Living with an other-race roommate shapes Whites' behavior in subsequent diverse settings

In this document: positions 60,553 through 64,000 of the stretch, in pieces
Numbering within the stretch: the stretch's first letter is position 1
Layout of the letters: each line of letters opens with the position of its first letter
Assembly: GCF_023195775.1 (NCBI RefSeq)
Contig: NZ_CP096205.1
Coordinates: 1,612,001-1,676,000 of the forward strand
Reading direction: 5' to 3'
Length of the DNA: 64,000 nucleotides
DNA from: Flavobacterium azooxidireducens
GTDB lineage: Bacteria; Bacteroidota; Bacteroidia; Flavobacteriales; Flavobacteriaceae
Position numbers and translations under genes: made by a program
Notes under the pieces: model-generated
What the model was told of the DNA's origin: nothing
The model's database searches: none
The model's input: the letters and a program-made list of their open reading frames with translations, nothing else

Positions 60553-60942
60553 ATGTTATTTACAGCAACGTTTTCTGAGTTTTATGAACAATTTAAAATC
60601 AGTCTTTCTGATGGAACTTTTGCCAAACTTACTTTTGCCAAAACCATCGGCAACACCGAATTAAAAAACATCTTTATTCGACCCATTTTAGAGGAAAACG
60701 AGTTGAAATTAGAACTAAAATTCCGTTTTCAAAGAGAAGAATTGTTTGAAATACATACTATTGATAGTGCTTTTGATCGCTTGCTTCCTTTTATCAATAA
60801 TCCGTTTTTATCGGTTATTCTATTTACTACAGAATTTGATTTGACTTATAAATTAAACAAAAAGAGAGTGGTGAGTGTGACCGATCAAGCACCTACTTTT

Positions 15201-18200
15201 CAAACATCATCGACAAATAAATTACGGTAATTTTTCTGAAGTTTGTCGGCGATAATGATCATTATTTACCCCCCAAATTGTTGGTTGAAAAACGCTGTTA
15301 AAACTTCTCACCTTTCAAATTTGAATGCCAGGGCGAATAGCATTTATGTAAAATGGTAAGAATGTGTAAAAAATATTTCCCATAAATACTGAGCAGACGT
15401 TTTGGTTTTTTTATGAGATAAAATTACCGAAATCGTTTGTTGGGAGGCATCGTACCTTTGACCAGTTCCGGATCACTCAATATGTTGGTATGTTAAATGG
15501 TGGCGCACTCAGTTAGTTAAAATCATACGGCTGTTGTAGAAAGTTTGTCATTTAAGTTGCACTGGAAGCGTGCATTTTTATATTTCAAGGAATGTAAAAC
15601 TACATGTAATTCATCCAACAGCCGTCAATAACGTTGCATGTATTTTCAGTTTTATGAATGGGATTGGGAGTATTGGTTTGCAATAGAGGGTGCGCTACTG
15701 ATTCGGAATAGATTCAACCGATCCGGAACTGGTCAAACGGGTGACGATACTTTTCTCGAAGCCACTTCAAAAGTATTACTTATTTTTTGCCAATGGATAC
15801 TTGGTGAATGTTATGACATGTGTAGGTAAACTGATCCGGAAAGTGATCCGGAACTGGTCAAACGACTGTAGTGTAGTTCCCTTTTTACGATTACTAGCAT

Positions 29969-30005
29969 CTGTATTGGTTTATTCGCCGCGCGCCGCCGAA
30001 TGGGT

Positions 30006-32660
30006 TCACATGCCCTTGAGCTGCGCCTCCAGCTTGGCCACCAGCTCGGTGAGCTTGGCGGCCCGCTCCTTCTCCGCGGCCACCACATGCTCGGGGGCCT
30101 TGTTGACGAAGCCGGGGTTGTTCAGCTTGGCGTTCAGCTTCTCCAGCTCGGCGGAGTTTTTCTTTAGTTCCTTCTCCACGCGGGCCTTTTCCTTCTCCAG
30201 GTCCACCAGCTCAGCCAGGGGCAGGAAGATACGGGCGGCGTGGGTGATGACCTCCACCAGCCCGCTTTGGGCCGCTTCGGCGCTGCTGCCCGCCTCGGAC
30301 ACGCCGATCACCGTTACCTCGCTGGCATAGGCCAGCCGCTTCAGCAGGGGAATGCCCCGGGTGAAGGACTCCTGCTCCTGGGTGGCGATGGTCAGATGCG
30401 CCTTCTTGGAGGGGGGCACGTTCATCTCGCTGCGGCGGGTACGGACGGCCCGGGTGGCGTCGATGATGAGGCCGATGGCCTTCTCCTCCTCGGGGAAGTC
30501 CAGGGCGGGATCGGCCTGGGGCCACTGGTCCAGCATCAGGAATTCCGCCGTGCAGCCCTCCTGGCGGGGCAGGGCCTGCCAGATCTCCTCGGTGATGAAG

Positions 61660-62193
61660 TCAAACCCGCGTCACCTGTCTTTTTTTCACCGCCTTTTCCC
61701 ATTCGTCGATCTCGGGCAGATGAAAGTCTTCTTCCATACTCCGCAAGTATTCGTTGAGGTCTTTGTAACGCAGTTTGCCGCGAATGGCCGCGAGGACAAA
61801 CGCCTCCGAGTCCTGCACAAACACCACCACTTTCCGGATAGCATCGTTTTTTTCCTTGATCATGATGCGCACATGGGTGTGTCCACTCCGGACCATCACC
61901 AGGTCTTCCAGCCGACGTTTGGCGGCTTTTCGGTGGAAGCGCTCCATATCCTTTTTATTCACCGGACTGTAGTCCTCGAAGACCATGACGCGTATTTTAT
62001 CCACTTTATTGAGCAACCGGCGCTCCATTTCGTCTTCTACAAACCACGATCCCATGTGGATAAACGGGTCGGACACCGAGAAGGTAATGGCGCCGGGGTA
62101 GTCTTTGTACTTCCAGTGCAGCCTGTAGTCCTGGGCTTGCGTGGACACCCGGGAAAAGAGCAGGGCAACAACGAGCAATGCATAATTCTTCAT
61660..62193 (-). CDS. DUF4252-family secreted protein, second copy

In a multi-phase research design over two academic semesters, White college students assigned to either a same-race or other-race roommate were tracked across two survey phases and a third phase involving an interracial interaction with a Black stranger. After four months, Whites who lived with an other-race roommate came to have more diverse friends and believe that diversity was more important than did Whites with a White roommate. After six months, self-reports, partner ratings, and nonverbal behavior indicated that Whites with an other-race roommate were less anxious, more pleasant, and more physically engaged during a novel interracial interaction. These results demonstrate that residential contact with other-race individuals not only affects race-related attitudes, but can also reduce interracial anxiety and positively influence behavior in subsequent diverse settings. © 2012 Elsevier Inc.
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